Living, breathing, and eating Isaan

Grilled chicken, sticky rice & corn

My WorldTeach roommate Steph and I have a pretty sweet deal when it comes to living arrangements. Our Thai roommate, Pi Yok, prepares or buys our food every night so we never have to worry about where to find our next meal after a long day of teaching. This convenience does come with some setbacks (my mind wanders to the night we were served a chopped up and stir-fried frog, or when we were given raw lap, a popular Lao/Isaan meat dish with chilies and herbs) but most days the food is delicious; we even have a favorite dish we’ve come to look forward to, a savory vegetable omelet over jasmine rice, every Friday.

Yesterday we had a typical Isaan meal (pictured above) which was purchased from the daily market: grilled chicken, a handful of sticky rice, and an ear of corn (though the chicken doesn’t always come with feet sill attached!). Sticky rice and grilled meats are staples in the Isaan diet, as are fresh vegetables, soups, curries, eggs prepared in a variety of ways (omelet, fried, hard-boiled), and of course: som tam!

Som tam, rose apples, egg omelet and vegetables

Som tam, or papaya salad, is made with shredded green papaya, tomatoes, long beans, peanuts, chilies, lime, fish sauce, and sugar. It can be prepared with a variety of other ingredients and the papaya may be substituted with vegetables such as long beans or cucumbers. I eat som tam at least twice a week at school and usually once during the weekend. For me it was an acquired taste but I find myself craving it now; I’m also proud of the fact that I’ve graduated from the less-spicy anubaan (kindergarten) Thai version, teasingly named as such by Pi Tuk. I can now tolerate som tam Lao, though it still leaves my lips burning long after I’ve left the table!

One of my favorite things about the Isaan diet is the freshness of the fruits and vegetables. Second favorite thing: availability. Fresh markets are as common here as Walgreens and CVS stores are in the United States. I am also continuously amazed by the bright orange color of the beta carotene-packed egg yolks, a stark contrast to the washed-out pale yellow yolks found in the States. Food has been on my mind (more than usual) since reading Michael Pollan’s In Defense of Food and it’s hard not to draw comparisons between my diet here and in the U.S. It will be interesting as I navigate my way once again through the grocery store aisles after 1) having meals provided for me during the past year, and 2) living in a community where the closest thing to a grocery store is an open-air pavilion lined with local farmers selling their daily harvests. The transition will be note-worthy, to be sure.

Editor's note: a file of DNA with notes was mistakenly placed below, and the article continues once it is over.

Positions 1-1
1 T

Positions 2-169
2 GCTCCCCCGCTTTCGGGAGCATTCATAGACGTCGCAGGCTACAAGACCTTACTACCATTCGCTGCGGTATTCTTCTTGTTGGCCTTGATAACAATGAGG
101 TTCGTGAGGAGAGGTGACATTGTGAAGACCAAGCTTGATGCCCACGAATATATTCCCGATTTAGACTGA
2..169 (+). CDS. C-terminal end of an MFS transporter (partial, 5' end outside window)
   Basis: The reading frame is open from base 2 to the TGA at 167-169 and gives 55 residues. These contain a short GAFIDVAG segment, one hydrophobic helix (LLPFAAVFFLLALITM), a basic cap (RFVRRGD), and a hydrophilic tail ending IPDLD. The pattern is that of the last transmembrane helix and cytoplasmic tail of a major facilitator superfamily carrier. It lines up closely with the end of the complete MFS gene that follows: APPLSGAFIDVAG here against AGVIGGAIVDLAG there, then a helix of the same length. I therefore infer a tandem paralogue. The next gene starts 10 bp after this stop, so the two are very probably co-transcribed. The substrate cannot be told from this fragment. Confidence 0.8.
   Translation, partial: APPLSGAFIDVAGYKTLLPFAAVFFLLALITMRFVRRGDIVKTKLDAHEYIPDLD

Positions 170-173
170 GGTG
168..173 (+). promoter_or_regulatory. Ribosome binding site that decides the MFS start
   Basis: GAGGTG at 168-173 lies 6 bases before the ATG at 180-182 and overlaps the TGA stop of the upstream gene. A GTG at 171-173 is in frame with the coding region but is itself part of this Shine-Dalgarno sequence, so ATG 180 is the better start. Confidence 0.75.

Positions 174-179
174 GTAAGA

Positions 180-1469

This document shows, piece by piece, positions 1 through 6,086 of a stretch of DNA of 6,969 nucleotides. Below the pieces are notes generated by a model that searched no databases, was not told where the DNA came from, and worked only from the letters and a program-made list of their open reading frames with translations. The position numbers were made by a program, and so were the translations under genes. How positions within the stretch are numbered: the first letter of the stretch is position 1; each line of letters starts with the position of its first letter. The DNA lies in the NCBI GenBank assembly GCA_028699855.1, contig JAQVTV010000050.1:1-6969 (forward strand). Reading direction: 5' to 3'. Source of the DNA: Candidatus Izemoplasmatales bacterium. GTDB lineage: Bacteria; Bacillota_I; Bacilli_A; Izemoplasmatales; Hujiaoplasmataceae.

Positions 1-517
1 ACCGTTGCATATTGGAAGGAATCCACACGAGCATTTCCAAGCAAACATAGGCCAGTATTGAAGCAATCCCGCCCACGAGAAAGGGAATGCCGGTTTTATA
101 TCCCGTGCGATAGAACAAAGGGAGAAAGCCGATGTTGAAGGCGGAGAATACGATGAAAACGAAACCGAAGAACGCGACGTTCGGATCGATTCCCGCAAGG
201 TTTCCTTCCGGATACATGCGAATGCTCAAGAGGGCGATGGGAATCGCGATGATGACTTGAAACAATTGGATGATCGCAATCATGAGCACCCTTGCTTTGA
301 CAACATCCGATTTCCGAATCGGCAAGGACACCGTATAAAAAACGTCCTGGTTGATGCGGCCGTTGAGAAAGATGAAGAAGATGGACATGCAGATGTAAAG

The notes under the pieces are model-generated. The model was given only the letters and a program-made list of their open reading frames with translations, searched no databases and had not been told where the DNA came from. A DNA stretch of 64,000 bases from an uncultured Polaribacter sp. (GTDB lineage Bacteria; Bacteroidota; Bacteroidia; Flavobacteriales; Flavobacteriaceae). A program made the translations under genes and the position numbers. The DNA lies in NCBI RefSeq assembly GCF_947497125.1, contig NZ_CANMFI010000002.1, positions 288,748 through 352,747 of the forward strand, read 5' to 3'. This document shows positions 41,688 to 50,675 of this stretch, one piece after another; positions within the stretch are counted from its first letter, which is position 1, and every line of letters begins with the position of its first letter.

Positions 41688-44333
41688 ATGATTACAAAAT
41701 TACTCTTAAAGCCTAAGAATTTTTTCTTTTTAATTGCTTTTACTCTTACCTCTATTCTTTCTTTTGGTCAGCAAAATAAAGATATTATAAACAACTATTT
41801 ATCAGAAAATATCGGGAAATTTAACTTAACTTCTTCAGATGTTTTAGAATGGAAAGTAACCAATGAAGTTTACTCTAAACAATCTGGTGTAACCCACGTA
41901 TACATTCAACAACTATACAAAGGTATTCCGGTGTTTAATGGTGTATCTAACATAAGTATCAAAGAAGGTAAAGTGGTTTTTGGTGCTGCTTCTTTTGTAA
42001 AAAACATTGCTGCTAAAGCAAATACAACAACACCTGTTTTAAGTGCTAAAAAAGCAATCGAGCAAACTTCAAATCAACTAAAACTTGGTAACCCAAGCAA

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5 responses to “Living, breathing, and eating Isaan

  • kaela

    You read Michael Pollan…was it a Thai book exchange loan or is this something you will be bringing home and happy to borrow to friends here? Now you just have to get to Barbara Kingsolver’s Animal, Vegetable, Miracle so that we can have our long overdue discussion!

    love and besos guapa,
    kaela

  • Gerri

    Yum! Can’t wait to try some of these dishes here at home. Though I think I will opt for the feet-less version of chicken :)
    Love, Mom xxxooo

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  • New space, same idea « Learning from the Land of Smiles

    […] and really build a life I always wanted. I began practicing yoga on a regular basis, I ate mostly fresh fruits and vegetables, and I read lots of books. Changes, physical and other, were slow and went largely unnoticed by […]

  • Northeast Thailand Transfer

    For those that dont know. . Isaan is the name for the area encompassing the North East of Thailand. In Isaan everything is super laid back where life flows very slowly and the locals are so well disposed its unreal. And for some stranger (and crazy) ground, Isaan is the least brought down part of Thailand. I call Isaan the REAL THAILAND. Northeast Thailand Travel

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